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Wednesday, February 1, 2012

KNOL: Planting Strawberries in a 5 Gallon Container: Roots and Crowns

Transfered from Goolgl Knol to be stored on my blog.

Strawberry plants are readily available for purchase. The only trick to planting them is being able to identify the meeting point of the roots and crown. If you bury the strawberry crown, there is a good chance the plant will die. Strawberries can be planted in containers and in the sides of containers for maximum yeild. This Knol shows you how to build a strawberry container from a 5 gallon paint bucket.

Planting Strawberries in a 5 Gallon Container:

Roots and Crowns

by Gary Pilarchik LCSW-C
 
For more information about gardening visit my blog: The Rusted Vegetable Garden
 
I love upside tomatoes. No I hate hate them. No I love them. I always struggle with the mid-summer watering for container tomatoes. They dry out quickly. As much as I love them, I only have been successful a few times. I can build a great upside down tomato container but... now it is time for strawberries.



Last year the tomato containers fell. The rope cut through them. So I decided to turn them into strawberry containers. The biggest thing about strawberries is you have to bury, that is plant them, the right way. Roots under ground. Crown above ground. Here are some quick pictures to give you an idea on how to plant them. You can use any kind of container.



Supplies:

The supplies...  A drill with the largest bit you have or another method for making a hole about the size of a quarter. You could buy a larger bit but you would have had to go out to the store and spend extra money. A round large bit will work.
 
The damaged bucket and a package of 10 June bearing strawberries from Walmart.  The paint bucket you can buy for about $5 at your local do-it-yourself-store. You can buy large plants in pint containers but 10 plants that way would cost you about $30. This bag of strawverries was $5 but they all won't survive. The bag holds bare root strawberry crowns. You will also need a bag of potting soil.







 
The large drill bit is set up and the strawberries are out of the bag. They are mostly root. The crowns have very little green. I cleaned up the bucket removing the busted handle and rope. The bucket is cracked but it will work for this year.

 

 

Making the Holes Around the Container:

Basically, I drilled 6 holes around the container. The drill was easy to control because the bucket is plastic. I drilled the hole and then used the edges of the drill bit to make the hole bigger. Gently rotate the drill bit in a circle until it chews out a hole about the size of a quarter.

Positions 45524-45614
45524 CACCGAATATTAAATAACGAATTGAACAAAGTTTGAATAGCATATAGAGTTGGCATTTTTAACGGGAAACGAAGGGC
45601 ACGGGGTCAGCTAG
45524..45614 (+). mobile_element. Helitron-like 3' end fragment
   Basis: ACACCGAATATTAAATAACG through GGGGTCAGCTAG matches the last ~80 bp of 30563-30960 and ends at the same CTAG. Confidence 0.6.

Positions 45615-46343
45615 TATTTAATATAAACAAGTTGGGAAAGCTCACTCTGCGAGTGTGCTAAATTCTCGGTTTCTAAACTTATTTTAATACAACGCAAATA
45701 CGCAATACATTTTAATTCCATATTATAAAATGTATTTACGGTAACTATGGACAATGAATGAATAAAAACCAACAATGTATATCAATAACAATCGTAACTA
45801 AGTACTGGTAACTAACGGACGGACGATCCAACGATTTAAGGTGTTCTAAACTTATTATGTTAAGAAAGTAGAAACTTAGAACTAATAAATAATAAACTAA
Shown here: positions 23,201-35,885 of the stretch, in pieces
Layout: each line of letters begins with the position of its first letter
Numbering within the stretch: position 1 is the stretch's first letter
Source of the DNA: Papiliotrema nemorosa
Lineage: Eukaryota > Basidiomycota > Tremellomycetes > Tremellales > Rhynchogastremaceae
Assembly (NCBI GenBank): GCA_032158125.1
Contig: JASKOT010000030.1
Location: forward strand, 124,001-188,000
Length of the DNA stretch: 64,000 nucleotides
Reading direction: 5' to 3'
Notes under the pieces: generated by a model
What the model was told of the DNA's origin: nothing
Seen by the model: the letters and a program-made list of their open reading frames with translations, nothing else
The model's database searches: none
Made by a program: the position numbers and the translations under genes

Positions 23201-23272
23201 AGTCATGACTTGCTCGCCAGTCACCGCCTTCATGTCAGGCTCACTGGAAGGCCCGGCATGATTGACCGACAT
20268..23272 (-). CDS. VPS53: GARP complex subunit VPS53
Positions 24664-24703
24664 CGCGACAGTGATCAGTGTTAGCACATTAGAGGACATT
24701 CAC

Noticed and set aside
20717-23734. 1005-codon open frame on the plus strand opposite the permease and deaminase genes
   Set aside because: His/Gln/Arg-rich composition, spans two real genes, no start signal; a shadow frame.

You could drill a second level of holes beneath these. Start the second group of six holes about 4 inches below the first set. The only real difference is you would need more plants and need to water just a little more frequently through the season.

 
A nest of black flies attacked me from under the deck. Ah just kidding that is the shavings from drilling the holes.





Fill the Container Partially with Potting Mix:

Fill your container with good potting soil. Because your are using buckets or containers, you want moisture control garden soil or make sure you have a lot of organic matter in it. Fill the container to just below the first set of side holes.

 

What are Strawberry Crowns and Roots:

The crown is above my finger nail. The roots are below my finger nail. This plant has a green stem growing. You want to have the crown above ground and the roots fully covered with soil.







 
The picture below shows too much root coming out of the hole. The hole's edge should divide the plant right where the crown and roots of the strawberry meet.

 
This is the right way. The roots are tucked back into the bucket so only the crown shows. You don't have to be 100% perfect. The roots should be in the soil. If you bought pint container plants, make sure the green leaves and buds are out and the roots are buried. There is a lot of dried leaves and stems on this crown. The crown typically looks smaller.





 
Place all the plants in the container and gently spread the roots out.


 





Fill the Container and Plant the Top:

Fill to container to the top. The three plants that I had left, looked pretty beat up. I doubt they will grow but I planted them in the top of the bucket. If they take great, if not I might buy some larger strawberry plants in pint containers and plant them on the top. Just make sure the crowns poke out and the roots are buried.


 





Total Cost and Options:

The total cost is about $18 for all the material if you do it this way. It gets a little more expensive if you buy pint plants. They cost about $2 - $3 per plant. The benefit is they have lots of leaves and green and 99 out of 100 times take well to your container. If you buy the 10 packs of strawberry crowns, like I did, sometimes the crowns are dried and dead but it is hard to tell. If you don't have green growth in about 14 days, replant.
 
You don't need to use a bucket. You can use any container. You can just plant the tops of the containers too. The trick is to make sure you don't bury the crown of the strawberry.
 
Remember, strawberries send out runners to make more plants and they come back every year. Good Luck!
 
 

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